Moores Law Revisited

Moore Law, that computing power will double in capacity for the same price every 18-24 months ,has been a rule of thumb that has lasted for close to fifty years. It has been the generator behind the Information Revolution sweeping through developed and under-developed economies. One of the problems with maintaining Moores Law increases in computing power has not only been the demanding tasks of fabrication at such microscopic size, the millionth of a meter scale – easily 1/100th of a hair width; but also the inherent heat generated as electrons move through capacitance limiting transistors. In recent years with rising energy costs, heat has become the binding constraint.

Recently AMD, Intel and other CPU and circuit makers have deferred on upping the CPU chip speed due to heat problems and instead have switched over to dual and multi-core processor designs. Dual core means that the basic chip runs at the same clock rate but has two CPU cores connected together on one chip. This doubles the processing powerof the chip with little or no increase is speed and consequent heat problems.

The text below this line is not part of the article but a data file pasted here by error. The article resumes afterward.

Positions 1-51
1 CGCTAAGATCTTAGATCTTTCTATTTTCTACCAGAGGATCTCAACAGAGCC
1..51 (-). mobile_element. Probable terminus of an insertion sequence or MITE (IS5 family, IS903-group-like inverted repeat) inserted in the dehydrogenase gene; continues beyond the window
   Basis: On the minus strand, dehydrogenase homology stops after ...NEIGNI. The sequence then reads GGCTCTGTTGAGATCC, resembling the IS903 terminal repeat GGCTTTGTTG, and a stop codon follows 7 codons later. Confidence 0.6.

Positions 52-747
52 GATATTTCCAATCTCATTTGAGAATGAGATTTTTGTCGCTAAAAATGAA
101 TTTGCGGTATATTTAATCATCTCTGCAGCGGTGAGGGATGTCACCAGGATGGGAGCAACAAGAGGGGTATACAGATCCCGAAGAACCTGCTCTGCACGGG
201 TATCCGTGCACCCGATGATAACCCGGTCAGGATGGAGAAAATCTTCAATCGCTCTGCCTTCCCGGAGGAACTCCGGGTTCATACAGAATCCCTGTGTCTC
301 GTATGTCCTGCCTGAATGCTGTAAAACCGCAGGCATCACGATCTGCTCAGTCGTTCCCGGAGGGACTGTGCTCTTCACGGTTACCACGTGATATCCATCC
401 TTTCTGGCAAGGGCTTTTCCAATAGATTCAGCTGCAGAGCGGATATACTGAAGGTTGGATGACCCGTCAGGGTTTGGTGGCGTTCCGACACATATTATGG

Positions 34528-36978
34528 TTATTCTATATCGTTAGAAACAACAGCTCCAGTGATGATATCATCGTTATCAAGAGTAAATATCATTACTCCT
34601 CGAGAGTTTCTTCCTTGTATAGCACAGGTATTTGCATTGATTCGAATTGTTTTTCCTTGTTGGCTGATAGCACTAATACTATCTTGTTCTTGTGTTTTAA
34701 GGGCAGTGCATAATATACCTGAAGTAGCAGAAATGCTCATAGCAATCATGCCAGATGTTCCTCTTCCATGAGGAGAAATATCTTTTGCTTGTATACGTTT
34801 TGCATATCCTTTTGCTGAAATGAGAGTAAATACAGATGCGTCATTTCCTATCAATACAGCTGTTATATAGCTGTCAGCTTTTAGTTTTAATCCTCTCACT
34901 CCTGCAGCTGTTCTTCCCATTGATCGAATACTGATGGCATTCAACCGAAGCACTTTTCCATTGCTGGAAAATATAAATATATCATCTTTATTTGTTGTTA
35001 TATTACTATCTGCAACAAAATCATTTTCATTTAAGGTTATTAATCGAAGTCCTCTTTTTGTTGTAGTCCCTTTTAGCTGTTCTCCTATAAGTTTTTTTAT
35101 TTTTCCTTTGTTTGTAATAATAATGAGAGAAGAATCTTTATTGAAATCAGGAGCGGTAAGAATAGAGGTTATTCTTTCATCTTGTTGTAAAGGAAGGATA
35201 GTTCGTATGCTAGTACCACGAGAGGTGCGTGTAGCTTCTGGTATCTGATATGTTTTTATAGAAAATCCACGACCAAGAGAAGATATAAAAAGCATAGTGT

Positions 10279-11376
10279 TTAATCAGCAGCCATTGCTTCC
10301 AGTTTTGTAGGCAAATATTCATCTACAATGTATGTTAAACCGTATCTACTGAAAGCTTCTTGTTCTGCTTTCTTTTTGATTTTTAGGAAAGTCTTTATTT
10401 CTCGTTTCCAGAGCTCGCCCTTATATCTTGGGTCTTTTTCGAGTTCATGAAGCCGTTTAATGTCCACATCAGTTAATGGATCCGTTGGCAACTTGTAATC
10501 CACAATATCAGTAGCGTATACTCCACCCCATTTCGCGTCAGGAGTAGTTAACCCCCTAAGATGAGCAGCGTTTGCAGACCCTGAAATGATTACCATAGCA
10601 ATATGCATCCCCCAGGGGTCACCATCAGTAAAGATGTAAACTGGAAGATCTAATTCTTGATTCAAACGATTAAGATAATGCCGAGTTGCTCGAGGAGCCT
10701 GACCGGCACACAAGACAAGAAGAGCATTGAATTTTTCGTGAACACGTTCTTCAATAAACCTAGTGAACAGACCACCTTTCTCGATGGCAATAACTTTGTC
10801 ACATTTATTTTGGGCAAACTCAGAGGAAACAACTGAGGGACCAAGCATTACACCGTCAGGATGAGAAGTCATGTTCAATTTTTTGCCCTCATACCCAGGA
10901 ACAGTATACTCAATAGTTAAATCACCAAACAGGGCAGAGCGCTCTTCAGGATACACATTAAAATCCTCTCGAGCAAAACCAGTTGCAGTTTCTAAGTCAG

But now scientists at the University of Rochester have come up with a new chip design called Ballistic Deflection transistor. This design reduces heat production by eliminating the capacitative layer and its use of energy to deflect and redirect electron flow in a chip. This is just one of the more promising transistor designs that attempt to bring faster chip clock rates back into the chip design world.

However, some computer developers are arguing that the multi-core design of chips has some inherent software advantages in the world of threading and multi-processing. They expect multi-core designs reaching 8 and 16 CPU cores or components on a chip to continue to be developed vigorously. The bottom line, is that futurist Ray Kurzweil may be right on one of his key assumptions – Moores law will continue through to the next half century. Now as for his other conclusions – well read one of his books and see what you think.

(c)JBSurveyer 2006